NORTH NEWTON, KAN. – Take two American families, add elements of everyday life and find the eternal. Bethel College’s upcoming performance of Thornton Wilder’s Our Town seeks to do exactly that, while using four pairs of acting sisters.
“[Our Town is] about recognizing life for what it is,” says cast member Aimee Siebert, senior from Topeka, “very transitory but exceptionally beautiful in its simplicity.”
Wilder’s American standard debuted in 1938. Bethel last presented the drama in 1950.
“I remember the play as offering a perspective on life and death, and how little people realize the true significance of things, by showing the importance of the unremarkable,” says alumna and 1950 cast member Mary Moyer Duerksen, Oxford, Ohio. She played the part of Rebecca.
“1950 was the beginning of the Cold War and the chill of McCarthyism,” adds Duerksen. “The play implies a sense of the wrongness of injustice in society, appropriate for those years as well as in the ’30s when it was written. Probably seeing the play today would still give one the feeling that it has a lot to teach us.”
And indeed, decades later the play remains relevant. “Much has changed, but much of what’s eternal has remained the same,” says John McCabe-Juhnke, director and professor of communication arts.
Our Town follows the lives of two American families, in three acts. Each act highlights different life events: a normal day, a wedding and a funeral.
In the final act, Emily Webb, played by sophomore Kelsey Ortman of Marion, S.D., relives moments of her life after her death. “Emily gets some insight when she’s dead that [living] people don’t understand,” Siebert notes.
“I don’t know if the audience gets to what the dead understand about life, but they do realize, perhaps, how much of their life they are missing or could be missing if they don’t value or think about it hard enough,” Siebert continues.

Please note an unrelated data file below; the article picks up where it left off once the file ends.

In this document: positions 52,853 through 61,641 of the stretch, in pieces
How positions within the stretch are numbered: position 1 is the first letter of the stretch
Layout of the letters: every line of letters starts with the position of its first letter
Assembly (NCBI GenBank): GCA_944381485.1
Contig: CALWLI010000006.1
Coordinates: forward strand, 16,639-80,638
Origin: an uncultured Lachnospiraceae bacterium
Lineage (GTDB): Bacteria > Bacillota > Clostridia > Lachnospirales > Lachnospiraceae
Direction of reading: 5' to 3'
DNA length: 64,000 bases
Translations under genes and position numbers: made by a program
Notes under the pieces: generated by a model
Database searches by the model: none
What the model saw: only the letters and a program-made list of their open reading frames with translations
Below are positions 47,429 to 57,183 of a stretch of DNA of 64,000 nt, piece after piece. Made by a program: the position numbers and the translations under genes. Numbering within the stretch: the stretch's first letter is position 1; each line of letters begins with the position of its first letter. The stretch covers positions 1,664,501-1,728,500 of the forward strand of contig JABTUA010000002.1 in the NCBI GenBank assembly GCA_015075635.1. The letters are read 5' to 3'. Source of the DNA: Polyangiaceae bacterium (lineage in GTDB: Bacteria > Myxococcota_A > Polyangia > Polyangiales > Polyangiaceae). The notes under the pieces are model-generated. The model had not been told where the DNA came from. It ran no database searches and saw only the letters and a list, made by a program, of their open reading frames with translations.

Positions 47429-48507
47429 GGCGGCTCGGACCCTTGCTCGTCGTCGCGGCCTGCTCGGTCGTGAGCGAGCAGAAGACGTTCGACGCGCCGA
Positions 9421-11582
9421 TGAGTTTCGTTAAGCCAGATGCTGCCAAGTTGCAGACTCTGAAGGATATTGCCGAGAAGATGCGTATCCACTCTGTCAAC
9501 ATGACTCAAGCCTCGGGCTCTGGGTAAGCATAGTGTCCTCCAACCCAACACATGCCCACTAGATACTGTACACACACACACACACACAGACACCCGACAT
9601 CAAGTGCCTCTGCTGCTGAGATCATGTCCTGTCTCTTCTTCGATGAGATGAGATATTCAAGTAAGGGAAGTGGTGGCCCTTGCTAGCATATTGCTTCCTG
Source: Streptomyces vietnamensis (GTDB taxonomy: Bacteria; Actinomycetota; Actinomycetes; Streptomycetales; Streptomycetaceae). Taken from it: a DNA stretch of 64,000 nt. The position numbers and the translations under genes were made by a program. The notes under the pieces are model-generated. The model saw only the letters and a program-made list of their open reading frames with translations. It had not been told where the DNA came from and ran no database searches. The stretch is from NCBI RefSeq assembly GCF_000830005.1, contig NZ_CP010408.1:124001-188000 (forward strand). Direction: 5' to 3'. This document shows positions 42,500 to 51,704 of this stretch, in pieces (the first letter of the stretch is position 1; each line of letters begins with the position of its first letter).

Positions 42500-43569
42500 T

The unique structure of Our Town calls for simple staging and minimal use of props. Much of the set is created with pantomiming – an interesting (and good) acting challenge, according to Siebert.
Wilder invites audience engagement in the performance of Our Town by breaking down the “fourth wall” between actors and audience. The Stage Manager, played by Kelly Reed, senior from Edinburg, Texas, speaks directly to audience members and invites them to evaluate their own lives.
“I do think the central theme of the play is very life-affirming,” says McCabe-Juhnke. “It asks us to value the everyday relationships in which we engage and to understand the gift that it is to be alive on this earth and to be connected to a community.”
The large cast allows McCabe-Juhnke to showcase the talents of 19 Bethel individuals, several of whom have multiple and cross-gender roles. Appropriately for a play about families, of the 19 Bethel actors, eight are siblings.
Alongside Aimee Siebert is her sister Megan, freshman from Topeka, as Howie Newsome and a baseball player.
“Megan’s great at it – she’s doing a fantastic job,” says Aimee. “It’s great having her there because we’re not on stage the whole time and we can catch up on how each other’s day has been and that sort of thing.”
Although the Siebert sisters have danced in ballets together, they have not collaborated on a drama since high school.
“There are a couple of times we talk and I get to sell her invisible milk,” Megan says, “but offstage we talk and that’s fun because we haven’t been at the same school in four years.”